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Adhesive Seals Blood Vessels

Due to inflammations, blood vessels may become leaky: Blood plasma leaks into the tissue which might involve serious complications. Researchers from the University of Würzburg have now developed a kind of molecular adhesive sealing hyperpermeable blood vessels.

Inside, blood vessels are lined with a single layer of cells. On their surface, these cells bear specific adhesive proteins by means of which they stick close to each other. Normally, this ensures a perfect sealing of the blood vessels.

The most important adhesive protein is the so-called VE-cadherin. It can be destabilized due to different pathological conditions, e.g. due to a sepsis when bacteria have penetrated into the bloodstream and spread within the whole body. This infection causes inflammatory processes which involve leaks in the blood vessel lining. Blood plasma leaks which might result in life-threatening organ swellings as well as tissue bleeding.

To date, there is no means to seal hyperpermeable blood vessels. However, this would be very helpful e.g. for treating patients with pulmonary edema or allergy-induced organ swelling.

Small peptides ensure adhesion

Here, researchers from the "Institut für Anatomie und Zellbiologie" (Institute of Anatomy and Cell Biology) of the University of Würzburg succeeded in taking a first step forward: They have developed small peptide molecules which increase adhesion between vital VE-cadherin adhesive proteins. Thus, the vascular lining is stabilized against inflammatory stimuli.

How do the peptide molecules work? They work just like an adhesive: They bridge the adhesive proteins with each other, because they are designed following the example of the structure by means of which the VE-cadherins stick close to each other. They have a crosslinking effect which they deploy as tandem peptides arranged one after the other - similar to a medical strip with two adhesive ends.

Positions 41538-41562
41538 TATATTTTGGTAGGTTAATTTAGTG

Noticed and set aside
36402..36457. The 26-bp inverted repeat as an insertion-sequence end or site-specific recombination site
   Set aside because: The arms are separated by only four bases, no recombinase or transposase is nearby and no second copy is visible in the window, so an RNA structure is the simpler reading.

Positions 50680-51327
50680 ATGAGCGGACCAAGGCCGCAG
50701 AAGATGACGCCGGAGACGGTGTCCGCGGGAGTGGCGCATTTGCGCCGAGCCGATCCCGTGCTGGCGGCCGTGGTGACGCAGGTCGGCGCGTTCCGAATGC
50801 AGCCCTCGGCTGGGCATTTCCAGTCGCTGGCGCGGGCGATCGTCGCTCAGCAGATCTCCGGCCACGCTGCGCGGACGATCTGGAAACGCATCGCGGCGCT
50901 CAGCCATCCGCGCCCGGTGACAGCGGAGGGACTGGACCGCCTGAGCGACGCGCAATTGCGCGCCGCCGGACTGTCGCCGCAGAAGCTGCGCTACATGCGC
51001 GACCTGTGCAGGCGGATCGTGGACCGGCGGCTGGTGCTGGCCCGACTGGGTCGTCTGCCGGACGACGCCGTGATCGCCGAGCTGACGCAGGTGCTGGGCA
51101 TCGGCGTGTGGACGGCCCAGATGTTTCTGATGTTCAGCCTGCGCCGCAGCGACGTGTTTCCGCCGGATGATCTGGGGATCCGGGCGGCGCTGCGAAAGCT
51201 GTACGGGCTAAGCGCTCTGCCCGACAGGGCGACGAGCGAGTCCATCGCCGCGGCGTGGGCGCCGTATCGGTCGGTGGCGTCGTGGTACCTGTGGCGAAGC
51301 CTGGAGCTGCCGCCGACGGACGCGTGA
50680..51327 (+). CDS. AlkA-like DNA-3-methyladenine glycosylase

Still far away from application in humans

"These results offer new approaches for the treatment of vascular hyperpermeability", says Prof. Detlev Drenckhahn. However, it is still a long way to go until an application in humans is possible, because the current structure of the molecules is not suitable for such an application.

According to Prof. Drenckhahn it is always difficult to apply peptides to humans, because an unexpected immune response is possible. The next step for the researchers from Würzburg now is to find other molecules resembling the peptides in structure and effect.

Publication in the Journal of Cell Science

The leading researchers from Würzburg Wolfgang-Moritz Heupel, Jens Waschke and Detlev Drenckhahn describe their new approach in the current issue of the Journal of Cell Science. They have worked together with the structural biologist Thomas Müller from the Biocenter who has developed the peptide molecules on the computer. The peptide molecules have been tested in different systems together with the chemist Athina Hübner, the medical scientist Nicolas Schlegel and other employees of the "Institut für Anatomie und Zellbiologie" (Institute of Anatomy and Cell Biology).

The efficiency of the novel molecules could be shown for isolated VE-cadherin adhesive proteins as well as in vivo by means of atomic force microscopy (AFM): If the protective "adhesive" is injected into the blood vessels of mice, their vascular lining does not break down when being exposed to an experimentally generated inflammatory stimulus.

"Endothelial barrier stabilization by a cyclic tandem peptide targeting VE-cadherin transinteraction in vitro and in vivo", Wolfgang-Moritz Heupel, Athina Efthymiadis, Nicolas Schlegel, Thomas Müller, Yvonne Baumer, Werner Baumgartner, Detlev Drenckhahn, Jens Waschke; J Cell Sci. 2009 May 15;122(Pt 10):1616-1625, doi: 10.1242/jcs.040212

Further information

Prof. Dr. Detlev Drenckhahn, "Institut für Anatomie und Zellbiologie", University of Würzburg, phone: +49 (0)931 31-2702,

Robert Emmerich | idw
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